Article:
Bihar, Uttar Pradesh, Terai

Laloo Yadav
Laloo Yadav (Photo credit: bbcworldservice)
Nepali speaking Nepalis from the hills talk of Nepali speakers in places like Sikkim, Darjeeling, Assam and elsewhere as their own, and I don’t begrudge that. Cultural bonds are healthy. But by that same token, people in Bihar and Uttar Pradesh feel like my own to me. There are shared cultural bonds.

In my case, it goes way beyond that. I was born in India. My mother is Indian. One of my sisters is married to an Indian. I am as likely to dial the Indian country code as the Nepali country code. Main Laloo Ka Aadmi.

Nepalis who manage to come over to NYC are free to not work for Indians, but more than 95% freely choose to work for Indians. So it makes little sense for them to talk hate speech against Indians, which is the exact same hate speech they use against Madhesis. If Indians are your American dream, for you to talk hate speech against them is not only ungrateful, it is your problem, not theirs. I think that attitude, which is a mental sickness, is the primary reason why the overwhelming majority of Nepalis stay stuck in the jobs they start out with in the city. They prevent their own upward social mobility by engineering unhealthy attitudes towards Indians.

After democracy was reinstalled in Nepal in 1990, the Congress swept the Terai. All my relatives in Mahottari and Dhanusha became Congress supporters. My family was one exception. My father contested for parliament on a Sadbhavana party ticket. But that was preceded by the enemy behavior Basu Risal’s brother, the Vice Principal at the school, and Chiranjiwi Wagle’s cousin, a teacher, acted out against me at Budhanilkantha School. They were not alone. It was a rude shock to me. It took me years to come up with the vocabulary to describe my experience. You can see water with great clarity, but if you don’t know the word for it, what will you call it?

When the Sadbhavana party split for the first time, Hridayesh Tripathy, Rajendra Mahato, Rameshwar Raya Yadav, Sarita Giri, and others formed the Nepal Samajwadi Janata Dal. Tripathy was General Secretary, I was a Vice General Secretary. Technically speaking I was senior to both Rajendra Mahato and Sarita Giri at the time in the party. That was right before I came to America for college.

Over a decade later I became the only Madhesi in America to work full time for the Madhesi movement when it took off in 2007. Upendra Yadav and I had never communicated one on one before. But when he landed in Los Angeles a few months later for the ANA Convention, his first question to the people who went to receive him was, “Where is Paramendra Bhagat?” They took him to the hotel, he again asked, “Where is Paramendra Bhagat?” They ended up flying him over to NYC. I was with him pretty much every hour during the four or so days he was in the city before he flew over to Nepal.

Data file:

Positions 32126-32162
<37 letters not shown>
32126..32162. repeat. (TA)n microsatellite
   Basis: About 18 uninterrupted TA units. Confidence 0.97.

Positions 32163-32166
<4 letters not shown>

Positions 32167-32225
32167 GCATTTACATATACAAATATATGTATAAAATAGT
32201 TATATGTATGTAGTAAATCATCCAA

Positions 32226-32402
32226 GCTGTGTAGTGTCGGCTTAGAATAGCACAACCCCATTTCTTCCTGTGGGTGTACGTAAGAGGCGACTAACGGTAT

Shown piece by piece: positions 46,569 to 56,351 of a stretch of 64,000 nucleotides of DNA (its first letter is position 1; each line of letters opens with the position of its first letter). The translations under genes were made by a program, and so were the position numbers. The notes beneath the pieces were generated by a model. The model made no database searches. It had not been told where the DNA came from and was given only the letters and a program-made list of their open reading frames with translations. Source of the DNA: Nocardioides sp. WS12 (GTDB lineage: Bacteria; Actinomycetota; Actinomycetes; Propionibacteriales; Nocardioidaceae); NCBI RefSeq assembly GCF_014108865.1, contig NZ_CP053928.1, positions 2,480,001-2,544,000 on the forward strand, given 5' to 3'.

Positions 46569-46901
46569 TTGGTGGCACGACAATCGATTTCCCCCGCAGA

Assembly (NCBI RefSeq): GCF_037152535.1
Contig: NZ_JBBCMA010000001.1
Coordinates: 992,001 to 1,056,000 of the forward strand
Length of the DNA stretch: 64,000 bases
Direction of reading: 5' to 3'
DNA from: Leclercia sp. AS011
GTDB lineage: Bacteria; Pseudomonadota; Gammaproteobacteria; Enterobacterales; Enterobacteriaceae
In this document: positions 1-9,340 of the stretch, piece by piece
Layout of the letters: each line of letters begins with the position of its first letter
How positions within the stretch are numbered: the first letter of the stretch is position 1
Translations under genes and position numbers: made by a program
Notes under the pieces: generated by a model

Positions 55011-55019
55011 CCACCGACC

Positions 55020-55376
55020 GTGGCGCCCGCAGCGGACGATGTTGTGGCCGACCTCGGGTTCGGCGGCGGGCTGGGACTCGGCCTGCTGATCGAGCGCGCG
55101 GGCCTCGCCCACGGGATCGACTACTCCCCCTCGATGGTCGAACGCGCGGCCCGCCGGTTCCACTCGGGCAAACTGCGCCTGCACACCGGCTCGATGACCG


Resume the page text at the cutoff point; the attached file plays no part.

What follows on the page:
The electoral setback of the Madhesi parties in the recent elections to the Constituent Assembly I have taken in stride. The pendulum will swing again. You can’t be 30 parties, and say Ek Madhesh Ek Pradesh, and expect the people to buy that. There is space for only one Madhesi party in Nepali politics. All 30 parties will have to become one. I believe they are working towards it. That act of unification alone will take their vote share from the current 25% to 35%. Post unification that one Madhesi party will sweep the state elections in the Terai.

Sushil Koirala’s performance has been poor. And some of the key UML leaders in government act nakedly corrupt, and are supposedly with open underworld ties. I already foresee a strong anti-incumbency wave against the NC and the UML in the next national election the country will see, which should be some time in 2015.

I want the NC to perform well. I want the UML to perform well. That elevates the standard of democracy in the country. If the NC and the UML perform well, the only way the Maoists and the Madhesis stand a chance of a comeback is if they do even better. That political competition is a good thing. But I have been disappointed by Sushil Koirala and Bamdev Gautam. Forget development, I am not sure they are even going to deliver the constitution on time.

What Nepal needs is a Modi, a Nitish Kumar, someone who will focus on the economy like a laser beam. Sadly I don’t see a personality of that temperament in Nepali politics right now. It will take a good constitution and a few national elections for the system to throw up such individuals perhaps.
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